• Committed USD 7.2 billion (19.6% of its bilateral allocable aid) to address the immediate or underlying determinants of malnutrition in developing countries across a variety of sectors, such as maternal health, water, sanitation and hygiene (WASH) or agriculture.

The United States uses leveraging mechanisms to mobilise private finance for sustainable development. In 2021, the United States’ DFI, the International Development Finance Corporation (DFC), and the State Department and the United States Agency for International Development (USAID) together mobilised USD 5.2 billion from the private sector through direct investment in companies and special purpose vehicles, shares in collective investment vehicles, guarantees, and simple co-financing.

In 2020-21, 50.8% of mobilised private finance by the United States targeted middle-income countries and 26.5% LDCs and other low-income countries (LICs), noting that 22.7% was unallocated by income. During the same period, the top beneficiary region of this financing was Africa (35.1% of the total).

Mobilised private finance by the United States in 2020-21 mainly benefited activities in the banking & financial services (45.2%), industry, mining, and construction (18.5%) and energy (10.1%) sectors. Furthermore, over this period, 20.7% of the United States’ total mobilised private finance was for climate action.

Learn more about the amounts mobilised from the private sector for development.

In 2021, the United States’ DFI DFC extended USD 2.7 billion through loans to the private sector. DFI also provides development guarantees (see section on Mobilisation of private finance).

In 2021, USD 99.2 million (3.7%) of the United States’ private sector instruments were allocated to the LDCs and other LICs, with a majority of 73.1% extended to middle-income countries and UMICs in particular (47.9%). Moreover, USD 514.4 million were unallocated by income.

The top three recipients included Brazil, India and Sri Lanka, together accounting for 48.2% of United States’ private sector instruments to developing countries in 2021.

In terms of sectoral distribution, 82.3% of the United States’ private sector instruments were extended in support of projects in banking & financial services, followed by energy (13.1%), unallocated / unspecified (3.8%), and agriculture, forestry, fishing (0.3%). Health, education and other social sectors received USD 6 million through private sector instruments. A share of 20.1% focused of this financing focused on climate change mitigation and/or adaptation.

USAID is an independent agency of the US government that manages the majority of ODA. It works closely with the State Department and receives overall foreign policy guidance from the Secretary of State. The Department of the Treasury has decision-making authority for multilateral development banks and key global funds. In 2019, the Overseas Private Investment Corporation and USAID’s Development Credit Authority, Office of Private Capital and Microenterprise, enterprise funds, and sovereign loan guarantees portfolio were consolidated under the DFC, which has expanded authorities under the BUILD Act of 2018. A smaller percentage of ODA is managed by the Millennium Challenge Corporation (MCC), an innovative US foreign assistance agency whose mission is to reduce poverty through economic growth. In total, 21 US government agencies manage foreign assistance. In 2022, USAID had a total staff of over 10 000, with 36% posted in headquarters and 64% posted in partner countries (17% US staff and 46% locally hired). The MCC employs a total of 350 staff, with 315 in headquarters, 35 in partner countries and an undisclosed number of staff working for the local accountable entity. The DFC employs approximately 420 staff, with 12 employed overseas, not counting contractors hired to work in country offices.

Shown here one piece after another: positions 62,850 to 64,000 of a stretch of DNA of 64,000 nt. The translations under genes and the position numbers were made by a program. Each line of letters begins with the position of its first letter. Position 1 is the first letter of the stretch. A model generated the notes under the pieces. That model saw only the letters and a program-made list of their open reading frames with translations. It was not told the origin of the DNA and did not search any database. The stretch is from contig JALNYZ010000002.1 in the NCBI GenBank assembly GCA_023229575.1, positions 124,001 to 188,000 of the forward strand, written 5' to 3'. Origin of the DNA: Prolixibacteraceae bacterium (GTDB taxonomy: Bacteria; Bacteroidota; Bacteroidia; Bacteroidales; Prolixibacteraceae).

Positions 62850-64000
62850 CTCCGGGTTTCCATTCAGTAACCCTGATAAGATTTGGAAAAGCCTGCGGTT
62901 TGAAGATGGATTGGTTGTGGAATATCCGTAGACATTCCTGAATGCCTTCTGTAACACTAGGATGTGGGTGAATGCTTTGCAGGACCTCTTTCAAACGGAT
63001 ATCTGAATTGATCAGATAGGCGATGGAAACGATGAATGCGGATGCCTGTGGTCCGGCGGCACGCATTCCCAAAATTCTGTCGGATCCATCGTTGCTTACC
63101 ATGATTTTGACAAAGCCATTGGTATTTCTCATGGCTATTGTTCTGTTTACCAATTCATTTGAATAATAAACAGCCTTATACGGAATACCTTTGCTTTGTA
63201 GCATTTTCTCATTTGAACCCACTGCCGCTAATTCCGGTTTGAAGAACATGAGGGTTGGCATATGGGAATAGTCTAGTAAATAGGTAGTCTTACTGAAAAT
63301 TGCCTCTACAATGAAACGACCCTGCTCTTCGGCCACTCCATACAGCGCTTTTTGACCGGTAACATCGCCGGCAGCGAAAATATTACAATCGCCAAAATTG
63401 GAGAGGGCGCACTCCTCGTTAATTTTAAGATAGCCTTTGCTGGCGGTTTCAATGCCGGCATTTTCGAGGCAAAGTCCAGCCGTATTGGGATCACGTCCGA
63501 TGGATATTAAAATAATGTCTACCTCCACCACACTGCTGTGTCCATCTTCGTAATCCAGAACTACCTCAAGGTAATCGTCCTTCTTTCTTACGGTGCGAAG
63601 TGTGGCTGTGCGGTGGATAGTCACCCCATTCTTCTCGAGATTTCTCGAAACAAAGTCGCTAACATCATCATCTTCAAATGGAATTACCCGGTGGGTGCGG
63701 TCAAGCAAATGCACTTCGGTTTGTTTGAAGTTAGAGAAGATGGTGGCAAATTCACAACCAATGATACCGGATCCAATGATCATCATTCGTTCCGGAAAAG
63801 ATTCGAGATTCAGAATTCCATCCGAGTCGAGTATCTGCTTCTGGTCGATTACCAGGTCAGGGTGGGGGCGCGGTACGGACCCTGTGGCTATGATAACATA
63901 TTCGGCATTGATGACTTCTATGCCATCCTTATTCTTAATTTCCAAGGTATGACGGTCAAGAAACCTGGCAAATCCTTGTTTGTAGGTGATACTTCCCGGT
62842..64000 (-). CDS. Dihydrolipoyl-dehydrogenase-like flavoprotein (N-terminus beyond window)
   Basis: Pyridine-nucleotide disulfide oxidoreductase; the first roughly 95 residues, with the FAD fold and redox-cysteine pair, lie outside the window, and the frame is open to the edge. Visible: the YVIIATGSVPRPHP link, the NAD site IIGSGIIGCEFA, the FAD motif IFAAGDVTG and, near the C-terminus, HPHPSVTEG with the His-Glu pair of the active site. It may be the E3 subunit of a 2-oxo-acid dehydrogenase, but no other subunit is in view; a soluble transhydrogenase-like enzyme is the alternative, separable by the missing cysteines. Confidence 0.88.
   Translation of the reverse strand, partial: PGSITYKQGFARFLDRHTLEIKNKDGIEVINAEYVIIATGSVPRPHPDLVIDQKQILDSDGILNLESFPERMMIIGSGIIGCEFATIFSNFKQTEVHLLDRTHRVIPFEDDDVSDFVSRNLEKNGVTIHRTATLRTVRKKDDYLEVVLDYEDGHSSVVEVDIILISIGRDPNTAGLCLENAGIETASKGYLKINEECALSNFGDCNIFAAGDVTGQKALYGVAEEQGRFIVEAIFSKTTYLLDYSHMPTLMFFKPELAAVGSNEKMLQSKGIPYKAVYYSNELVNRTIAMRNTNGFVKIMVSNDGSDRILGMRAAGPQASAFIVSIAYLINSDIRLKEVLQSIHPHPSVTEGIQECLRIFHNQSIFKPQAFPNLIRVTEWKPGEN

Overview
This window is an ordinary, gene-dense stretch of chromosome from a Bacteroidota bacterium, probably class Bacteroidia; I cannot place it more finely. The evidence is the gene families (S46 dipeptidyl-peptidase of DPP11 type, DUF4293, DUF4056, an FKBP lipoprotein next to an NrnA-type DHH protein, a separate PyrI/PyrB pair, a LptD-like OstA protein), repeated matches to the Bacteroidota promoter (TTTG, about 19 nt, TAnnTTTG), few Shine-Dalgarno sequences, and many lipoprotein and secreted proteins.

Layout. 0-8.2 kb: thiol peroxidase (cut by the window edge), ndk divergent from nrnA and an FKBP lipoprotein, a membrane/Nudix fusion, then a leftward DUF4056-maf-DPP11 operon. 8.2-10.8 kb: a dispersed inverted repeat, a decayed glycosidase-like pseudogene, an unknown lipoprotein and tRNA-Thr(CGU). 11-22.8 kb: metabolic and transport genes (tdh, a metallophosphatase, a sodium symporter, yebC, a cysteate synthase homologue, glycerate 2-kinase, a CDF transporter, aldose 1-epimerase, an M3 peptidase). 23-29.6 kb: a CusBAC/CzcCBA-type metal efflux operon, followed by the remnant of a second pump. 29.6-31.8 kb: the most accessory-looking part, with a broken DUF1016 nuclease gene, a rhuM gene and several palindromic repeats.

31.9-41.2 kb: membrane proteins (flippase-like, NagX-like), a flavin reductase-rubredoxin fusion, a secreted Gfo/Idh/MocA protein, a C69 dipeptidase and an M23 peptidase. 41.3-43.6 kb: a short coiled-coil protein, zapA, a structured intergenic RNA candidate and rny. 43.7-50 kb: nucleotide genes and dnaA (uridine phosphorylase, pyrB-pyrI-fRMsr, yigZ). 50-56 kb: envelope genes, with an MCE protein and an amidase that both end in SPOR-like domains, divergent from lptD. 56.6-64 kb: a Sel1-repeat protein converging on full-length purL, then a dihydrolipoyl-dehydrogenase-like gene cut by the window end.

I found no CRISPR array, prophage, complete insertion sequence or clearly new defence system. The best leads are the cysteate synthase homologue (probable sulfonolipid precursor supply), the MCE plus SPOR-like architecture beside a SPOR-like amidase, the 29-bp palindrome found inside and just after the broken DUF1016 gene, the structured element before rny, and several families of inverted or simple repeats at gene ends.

A formal multi-stakeholder mechanism is the Advisory Committee on Voluntary Foreign Aid, which serves as a link between the US government and private voluntary organisations active in humanitarian assistance and development work overseas. CSOs active in development co-operation, humanitarian assistance and global citizenship education co-ordinate through the umbrella body InterAction.

Internal systems and processes help ensure the effective delivery of the United States’ development co-operation. Select features are shown in the table below.

The Global Partnership for Effective Development Co-operation monitoring exercise tracks the effectiveness commitments’ implementation of the effectiveness commitments. Following a reform of the exercise during 2020-22, the 4th global monitoring round (2023-26) has resumed. More detailed results for the United States based on the 2016 and 2018 Monitoring Rounds can be found here. Monitoring profiles for other providers are available here.

Explore the Monitoring Dashboard of the Global Partnership for Effective Development Co-operation.

2022 OECD-DAC peer review of the United States: https://www.oecd.org/dac/oecd-development-co-operation-peer-reviews-united-states-2022-6da3a74e-en.htm

United States Agency for International Development (USAID): http://www.usaid.gov

Millennium Challenge Corporation: https://www.mcc.gov

US International Development Finance Corporation: https://www.dfc.gov

CSO umbrella organisation InterAction: https://www.interaction.org

United States’ practices on the Development Co-operation TIPs: Tools Insights Practices learning platform: https://www.oecd.org/development-cooperation-learning?tag-key+partner=united+states#search

Member of the OECD Development Assistance Committee (DAC) since 1961.

The methodological notes provide further details on the definitions and statistical methodologies applied, including the grant-equivalent methodology, core and earmarked contributions to multilateral organisations, country programmable aid, channels of delivery, bilateral ODA unspecified/unallocated, bilateral allocable aid, the gender equality policy marker, and the environment markers.


← 1. DAC members adopted the grant-equivalent methodology starting from their reporting of 2019 data as a more accurate way to count the donor effort in development loans. See the methodological notes for further details.

← 2. Non-grants include sovereign loans, multilateral loans, equity investment and loans to the private sector.